Links 1/9/15

LARRY PAGE’S NIGHTMARE: How Google’s Dominance Comes To An End Business Insider

To Treat Depression, Drugs or Therapy? New York Times. No discussion of exercise, which is effective for mild to moderate depression.

Survey Finds Doctors Concerned About Impacts Of Climate Change On Patient Health Huffington Post

Hacked emails reveal China’s elaborate and absurd internet propaganda machine Quartz. Chuck L: “When will a patriotic leaker reveal the inner workings of the USA propaganda machine?”

China PPI suffers biggest fall in 2 years Financial Times

Why QE won’t resolve the eurozone’s fundamental money problem Frances Coppola, Financial Times (Scott). Important.

Europe’s Lapse of Reason Joseph Stiglitz, Project Syndicate (David L)

Euro close to 1999 levels against dollar Guardian

European Stocks Resume Decline as ECB Said to Study QE Models Bloomberg. This is starting to look like Penelope and her suitors…

Investors put €1.2tn into negative havens Financial Times

Hedbo Fallout. Note that this is mainly Lambert’s terrain. If I were to be following this in depth I’d get nothing else done, given the barrage of media stories. Nevertheless:

NATO calls Russia anti-terror ally after Paris attack RT (OIFVet)

From Syria to Paris Patrick Cockburn, Counterpunch


Half of Obamacare subsidy recipients may owe refunds to the IRS Washington Examiner (Katniss Everdeen)

Obama Proposes Free Community College Program NBC. Furzy mouse: “​Free if you are willing to work for it….huh?​”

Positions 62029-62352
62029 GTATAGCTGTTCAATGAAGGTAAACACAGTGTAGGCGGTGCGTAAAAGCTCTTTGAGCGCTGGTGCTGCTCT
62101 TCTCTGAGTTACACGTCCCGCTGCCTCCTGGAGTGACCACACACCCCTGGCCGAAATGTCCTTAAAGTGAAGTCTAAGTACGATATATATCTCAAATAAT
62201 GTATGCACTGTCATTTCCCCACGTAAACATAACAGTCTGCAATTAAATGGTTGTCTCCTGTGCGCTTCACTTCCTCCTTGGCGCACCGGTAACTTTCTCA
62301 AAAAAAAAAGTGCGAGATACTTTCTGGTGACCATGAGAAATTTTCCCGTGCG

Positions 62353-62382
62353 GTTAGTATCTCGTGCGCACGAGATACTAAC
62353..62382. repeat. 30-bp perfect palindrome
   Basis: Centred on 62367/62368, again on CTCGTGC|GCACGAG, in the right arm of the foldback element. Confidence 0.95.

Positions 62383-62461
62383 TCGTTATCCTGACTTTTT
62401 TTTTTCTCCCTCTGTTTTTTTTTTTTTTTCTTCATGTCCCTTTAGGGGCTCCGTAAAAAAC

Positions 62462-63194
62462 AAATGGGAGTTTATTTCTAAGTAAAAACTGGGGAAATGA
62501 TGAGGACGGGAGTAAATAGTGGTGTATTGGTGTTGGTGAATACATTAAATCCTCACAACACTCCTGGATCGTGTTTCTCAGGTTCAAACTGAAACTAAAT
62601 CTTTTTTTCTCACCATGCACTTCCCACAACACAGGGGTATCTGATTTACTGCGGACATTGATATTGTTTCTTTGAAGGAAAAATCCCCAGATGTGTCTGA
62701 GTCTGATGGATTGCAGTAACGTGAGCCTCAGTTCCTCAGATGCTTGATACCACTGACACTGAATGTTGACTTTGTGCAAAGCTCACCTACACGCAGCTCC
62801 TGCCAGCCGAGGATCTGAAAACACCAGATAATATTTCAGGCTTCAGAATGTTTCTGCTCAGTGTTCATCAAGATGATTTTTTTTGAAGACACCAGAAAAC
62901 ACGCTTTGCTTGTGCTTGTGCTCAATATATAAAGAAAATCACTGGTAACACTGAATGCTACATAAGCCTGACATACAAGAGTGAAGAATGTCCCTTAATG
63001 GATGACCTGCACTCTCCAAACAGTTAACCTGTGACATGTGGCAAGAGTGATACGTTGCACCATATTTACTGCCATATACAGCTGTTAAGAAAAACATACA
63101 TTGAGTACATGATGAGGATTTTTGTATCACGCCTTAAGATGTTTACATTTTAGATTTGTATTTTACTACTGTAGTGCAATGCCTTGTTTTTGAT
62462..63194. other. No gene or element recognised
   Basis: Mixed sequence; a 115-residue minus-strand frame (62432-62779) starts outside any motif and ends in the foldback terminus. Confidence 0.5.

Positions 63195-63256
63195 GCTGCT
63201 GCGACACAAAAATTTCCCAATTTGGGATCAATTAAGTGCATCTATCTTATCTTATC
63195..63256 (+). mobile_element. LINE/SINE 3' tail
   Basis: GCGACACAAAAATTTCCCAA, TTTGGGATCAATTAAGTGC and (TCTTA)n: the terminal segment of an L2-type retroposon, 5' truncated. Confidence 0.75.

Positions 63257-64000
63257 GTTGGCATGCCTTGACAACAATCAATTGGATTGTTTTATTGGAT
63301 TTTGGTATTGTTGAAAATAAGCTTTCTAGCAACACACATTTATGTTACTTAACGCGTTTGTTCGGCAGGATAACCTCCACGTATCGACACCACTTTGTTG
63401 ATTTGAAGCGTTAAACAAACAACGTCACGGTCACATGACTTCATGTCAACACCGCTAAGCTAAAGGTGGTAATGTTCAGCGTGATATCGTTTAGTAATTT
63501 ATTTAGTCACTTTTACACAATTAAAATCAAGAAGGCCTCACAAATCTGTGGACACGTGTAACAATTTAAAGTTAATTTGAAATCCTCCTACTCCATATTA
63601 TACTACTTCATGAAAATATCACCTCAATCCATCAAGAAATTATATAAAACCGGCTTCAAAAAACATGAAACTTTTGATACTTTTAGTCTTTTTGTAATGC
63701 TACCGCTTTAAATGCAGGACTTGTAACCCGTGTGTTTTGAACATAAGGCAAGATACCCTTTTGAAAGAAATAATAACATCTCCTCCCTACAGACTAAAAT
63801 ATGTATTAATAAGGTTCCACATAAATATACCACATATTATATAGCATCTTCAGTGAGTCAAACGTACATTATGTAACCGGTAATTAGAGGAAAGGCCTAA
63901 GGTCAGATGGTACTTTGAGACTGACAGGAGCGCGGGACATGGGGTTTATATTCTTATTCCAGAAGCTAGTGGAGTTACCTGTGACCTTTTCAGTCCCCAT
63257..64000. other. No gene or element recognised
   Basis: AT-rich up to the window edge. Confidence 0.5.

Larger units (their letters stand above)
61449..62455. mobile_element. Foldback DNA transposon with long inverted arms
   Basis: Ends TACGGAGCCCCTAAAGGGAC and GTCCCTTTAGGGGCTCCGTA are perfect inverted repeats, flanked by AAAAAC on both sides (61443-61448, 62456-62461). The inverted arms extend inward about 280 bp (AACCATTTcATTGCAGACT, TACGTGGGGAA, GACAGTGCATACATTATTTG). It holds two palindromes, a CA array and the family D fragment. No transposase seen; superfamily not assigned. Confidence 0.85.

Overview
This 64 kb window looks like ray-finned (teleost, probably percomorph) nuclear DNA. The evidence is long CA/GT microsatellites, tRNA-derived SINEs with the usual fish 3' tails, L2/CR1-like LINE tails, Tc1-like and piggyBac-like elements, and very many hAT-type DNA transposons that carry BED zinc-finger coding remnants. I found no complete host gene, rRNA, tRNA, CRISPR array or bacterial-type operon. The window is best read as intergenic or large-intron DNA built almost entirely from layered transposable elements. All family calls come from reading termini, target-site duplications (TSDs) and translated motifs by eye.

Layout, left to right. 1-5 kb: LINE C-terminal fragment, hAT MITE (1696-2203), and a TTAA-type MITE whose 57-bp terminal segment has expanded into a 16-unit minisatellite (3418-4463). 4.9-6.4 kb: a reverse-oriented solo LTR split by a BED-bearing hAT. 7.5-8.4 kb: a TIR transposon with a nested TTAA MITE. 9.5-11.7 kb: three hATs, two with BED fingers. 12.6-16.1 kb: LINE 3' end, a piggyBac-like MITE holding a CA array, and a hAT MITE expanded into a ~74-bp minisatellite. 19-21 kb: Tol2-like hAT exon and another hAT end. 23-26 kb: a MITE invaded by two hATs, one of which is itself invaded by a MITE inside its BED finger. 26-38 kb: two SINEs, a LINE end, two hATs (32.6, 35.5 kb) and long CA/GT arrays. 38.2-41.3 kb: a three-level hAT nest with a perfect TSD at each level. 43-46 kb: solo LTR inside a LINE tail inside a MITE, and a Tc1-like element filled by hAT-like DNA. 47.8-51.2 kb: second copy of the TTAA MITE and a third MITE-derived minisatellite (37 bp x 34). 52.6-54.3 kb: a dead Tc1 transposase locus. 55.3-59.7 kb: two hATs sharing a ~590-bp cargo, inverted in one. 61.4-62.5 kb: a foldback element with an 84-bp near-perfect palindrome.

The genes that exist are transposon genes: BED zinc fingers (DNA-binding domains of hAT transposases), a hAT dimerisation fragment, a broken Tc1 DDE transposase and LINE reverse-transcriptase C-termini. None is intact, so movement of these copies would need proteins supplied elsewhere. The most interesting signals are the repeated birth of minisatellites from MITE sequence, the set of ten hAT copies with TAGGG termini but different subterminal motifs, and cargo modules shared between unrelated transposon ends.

Obama Proposes Free Community College for Some New York Times. Note the use of “responsible”.

New Research Links Scores of Earthquakes to Fracking Wells Near a Fault in Ohio New York Times

Landon May Not Be Community Banker Under New Legislation WSJ Economics


Why OPEC keeps talking oil down, not up Sydney Morning Herald

In Low Gas Prices, an Opening Emerges for Higher Taxes Wall Street Journal

Dodd Frank Rollback Watch

Volcker criticizes Congress’ attempt to weaken Dodd-Frank MarketWatch (Michael C)

Senate passes terrorism insurance bill, the first cleared by the new Congress Washington Post. Michael C: “Warren introduced an amendment to strip out the Dodd-Frank provision. Failed.”

Report Sheds Light on ‘London Whale’ Case Wall Street Journal

Debt Buyer Faces Fine and Loss of Thousands of Court Judgments New York Times

Car Loans See Rise In Missed Payments Wall Street Journal

Class Warfare

US export economy fails to import jobs Gillian Tett, Financial Times

Democrats, It’s Time to Get Real on Jobs, Wages and Growth Bill Moyers. Expecting the Democrats to change their stripes is like trusting Lucy with a football.